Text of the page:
More freezes likely before winter ends

By Blake Mathews - Meteorologist
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JACKSONVILLE, Fla. - Here's an update to the story we brought to you on Monday about our 'intense' Indian Summer here across Jacksonville. There's much talk about the ''hottest year ever'' in the United States for 2012 but as warm as its been here, it has been way warmer in decades past.

Try 1937! Long before CO2 became the catalyst to the climate change panic. In fact, it came on the heels of the Great Dust Bowl and long before the dramatic arcitc outbreaks of the 1970s and 80s---one of which produced snow in Miami.

According to The National Weather Service's Jason Hess, January 1937 saw an incredible 9 days in a row above 80 degrees and 13 days in total for the month of January. The year 1974, a very anomolous decade of below average temperatures for the United States, saw 18 days above 80 degrees in the month of January.

Tuesday marked the 5th day above 80 degrees for January 2013. Wednesday will very likely make number six. However, the trend will soon break. One of several strong cold fronts are expected to make their presence known beginning Thursday with temperatures only making it into the low 60s for daytime highs. Looking out a week, it is possible that a very strong cold front could bring temperatures into the 20s for overnight lows by next Tuesday. We'll keep watching it for you.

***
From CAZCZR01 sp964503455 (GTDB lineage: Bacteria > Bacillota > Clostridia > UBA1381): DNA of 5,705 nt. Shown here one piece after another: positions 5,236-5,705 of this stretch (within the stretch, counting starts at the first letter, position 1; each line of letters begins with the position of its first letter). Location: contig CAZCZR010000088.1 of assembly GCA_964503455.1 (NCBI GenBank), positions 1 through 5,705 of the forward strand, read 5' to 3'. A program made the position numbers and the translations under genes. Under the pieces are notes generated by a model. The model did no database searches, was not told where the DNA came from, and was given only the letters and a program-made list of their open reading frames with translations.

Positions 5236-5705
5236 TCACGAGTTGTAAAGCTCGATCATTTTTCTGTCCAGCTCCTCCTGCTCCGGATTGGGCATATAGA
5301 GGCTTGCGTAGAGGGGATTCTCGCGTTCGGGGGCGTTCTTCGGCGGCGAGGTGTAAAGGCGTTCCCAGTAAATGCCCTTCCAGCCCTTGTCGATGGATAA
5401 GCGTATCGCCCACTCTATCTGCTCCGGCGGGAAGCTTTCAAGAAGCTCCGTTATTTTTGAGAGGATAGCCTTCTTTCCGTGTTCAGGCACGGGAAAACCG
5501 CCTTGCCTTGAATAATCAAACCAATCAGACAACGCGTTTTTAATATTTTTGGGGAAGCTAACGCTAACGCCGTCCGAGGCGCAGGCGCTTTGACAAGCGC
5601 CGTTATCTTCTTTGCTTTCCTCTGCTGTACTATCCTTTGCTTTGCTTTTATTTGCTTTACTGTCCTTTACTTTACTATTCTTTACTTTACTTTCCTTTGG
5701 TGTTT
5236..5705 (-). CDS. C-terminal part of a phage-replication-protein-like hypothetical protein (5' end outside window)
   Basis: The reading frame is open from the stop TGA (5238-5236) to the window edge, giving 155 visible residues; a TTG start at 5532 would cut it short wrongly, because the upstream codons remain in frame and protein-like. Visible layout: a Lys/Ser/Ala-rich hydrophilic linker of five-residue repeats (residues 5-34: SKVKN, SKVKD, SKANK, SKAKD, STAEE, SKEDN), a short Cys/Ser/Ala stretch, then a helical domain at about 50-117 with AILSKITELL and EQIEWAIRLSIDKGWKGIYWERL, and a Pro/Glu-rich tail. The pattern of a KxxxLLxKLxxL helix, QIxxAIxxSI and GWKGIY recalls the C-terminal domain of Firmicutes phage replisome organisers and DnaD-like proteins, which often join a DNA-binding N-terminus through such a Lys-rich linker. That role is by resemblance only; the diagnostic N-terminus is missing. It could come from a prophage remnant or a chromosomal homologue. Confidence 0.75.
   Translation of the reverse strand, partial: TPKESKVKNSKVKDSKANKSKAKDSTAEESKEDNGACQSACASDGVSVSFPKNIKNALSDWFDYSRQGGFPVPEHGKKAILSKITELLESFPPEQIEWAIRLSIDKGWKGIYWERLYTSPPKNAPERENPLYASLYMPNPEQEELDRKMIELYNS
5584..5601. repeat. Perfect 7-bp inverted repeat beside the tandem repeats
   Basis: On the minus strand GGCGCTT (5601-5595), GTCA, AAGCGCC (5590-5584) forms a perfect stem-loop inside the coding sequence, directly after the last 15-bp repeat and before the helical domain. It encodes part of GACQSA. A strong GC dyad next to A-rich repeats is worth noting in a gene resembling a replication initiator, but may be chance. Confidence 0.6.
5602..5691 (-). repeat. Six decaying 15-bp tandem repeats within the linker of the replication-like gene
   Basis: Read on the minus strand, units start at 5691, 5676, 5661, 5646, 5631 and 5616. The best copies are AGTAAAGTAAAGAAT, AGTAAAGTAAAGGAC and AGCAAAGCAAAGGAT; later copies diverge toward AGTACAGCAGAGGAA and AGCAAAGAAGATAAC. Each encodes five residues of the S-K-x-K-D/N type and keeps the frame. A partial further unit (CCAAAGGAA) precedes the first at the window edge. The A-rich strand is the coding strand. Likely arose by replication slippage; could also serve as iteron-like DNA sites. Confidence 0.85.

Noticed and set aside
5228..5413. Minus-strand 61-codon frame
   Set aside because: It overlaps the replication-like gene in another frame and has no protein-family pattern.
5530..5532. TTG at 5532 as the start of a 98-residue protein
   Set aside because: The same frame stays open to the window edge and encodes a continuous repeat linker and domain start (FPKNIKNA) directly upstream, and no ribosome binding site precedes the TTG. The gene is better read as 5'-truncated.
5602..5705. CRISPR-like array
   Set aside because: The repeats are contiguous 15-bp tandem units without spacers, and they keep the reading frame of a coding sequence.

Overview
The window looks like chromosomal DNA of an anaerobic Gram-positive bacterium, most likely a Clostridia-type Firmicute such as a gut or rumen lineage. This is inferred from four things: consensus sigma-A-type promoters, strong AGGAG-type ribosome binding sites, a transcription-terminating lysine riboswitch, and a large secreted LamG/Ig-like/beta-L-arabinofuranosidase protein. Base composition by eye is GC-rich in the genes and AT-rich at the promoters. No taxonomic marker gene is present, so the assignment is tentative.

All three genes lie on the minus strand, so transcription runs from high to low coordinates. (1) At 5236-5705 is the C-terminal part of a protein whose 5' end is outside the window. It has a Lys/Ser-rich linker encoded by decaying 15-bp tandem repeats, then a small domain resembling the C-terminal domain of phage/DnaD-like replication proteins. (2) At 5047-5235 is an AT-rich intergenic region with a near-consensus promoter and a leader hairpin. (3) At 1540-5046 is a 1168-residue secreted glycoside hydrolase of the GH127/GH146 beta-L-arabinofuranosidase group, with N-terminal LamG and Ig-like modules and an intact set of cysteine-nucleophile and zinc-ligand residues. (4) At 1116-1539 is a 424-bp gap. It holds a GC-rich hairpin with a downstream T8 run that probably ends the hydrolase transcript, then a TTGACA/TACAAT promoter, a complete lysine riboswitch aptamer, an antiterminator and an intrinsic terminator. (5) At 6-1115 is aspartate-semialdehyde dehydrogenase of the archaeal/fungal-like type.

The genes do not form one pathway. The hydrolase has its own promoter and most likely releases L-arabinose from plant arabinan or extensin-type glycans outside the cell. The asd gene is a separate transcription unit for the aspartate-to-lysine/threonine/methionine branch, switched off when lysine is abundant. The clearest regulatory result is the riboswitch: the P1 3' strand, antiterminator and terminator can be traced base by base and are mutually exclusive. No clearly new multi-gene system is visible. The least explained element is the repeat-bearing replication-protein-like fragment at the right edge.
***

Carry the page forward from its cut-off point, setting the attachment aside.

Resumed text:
Monday's Weather Update:

The Indian Summer is in full force across the region with high temperatures topping 80 degree days for four consecutive days (including Monday's high) in January.

 While 80 degrees days aren't unheard of across northern Florida in the depths of winter, having four consecutively is tough to find -- even in the bellweather years of 2005 (the supposedly hottest year on record). In fact, it hasn't happened in more than 13 years.

Don't let the warmth fool you. We are in early January. The temperatures across Europe and Asia are frigid. China is seeing its coldest winter in over 70 years.

This winter season, we've had 7 freezes officially at JIA -- which is about what we should have recorded thus far according to NOAA averages for our area. The coldest temperature this season came on December 23rd when the mercury bottomed out at 27 degrees. We're just now half way through with January, a month we normally see seven freezes in, and the month of February which averages three freezes annually.

Of the eight past February's, looking at the coldest lows only for the month, we've averaged 26 degrees, which is colder than the lowest low we've seen so far this year, something to think about!

And what do you know?  Moving into the latter part of January, the pattern is expected to shift to a colder pattern across the United States leading to much chillier weather as pressures build in Canada and will help to unlock the arctic air stored up in the northern latitudes.

So, don't let the dusting of pollen and the Spring-like temperatures fool you!  We're very much in the heart of winter and more freezes are likely to intrude our area before winter fades for good.

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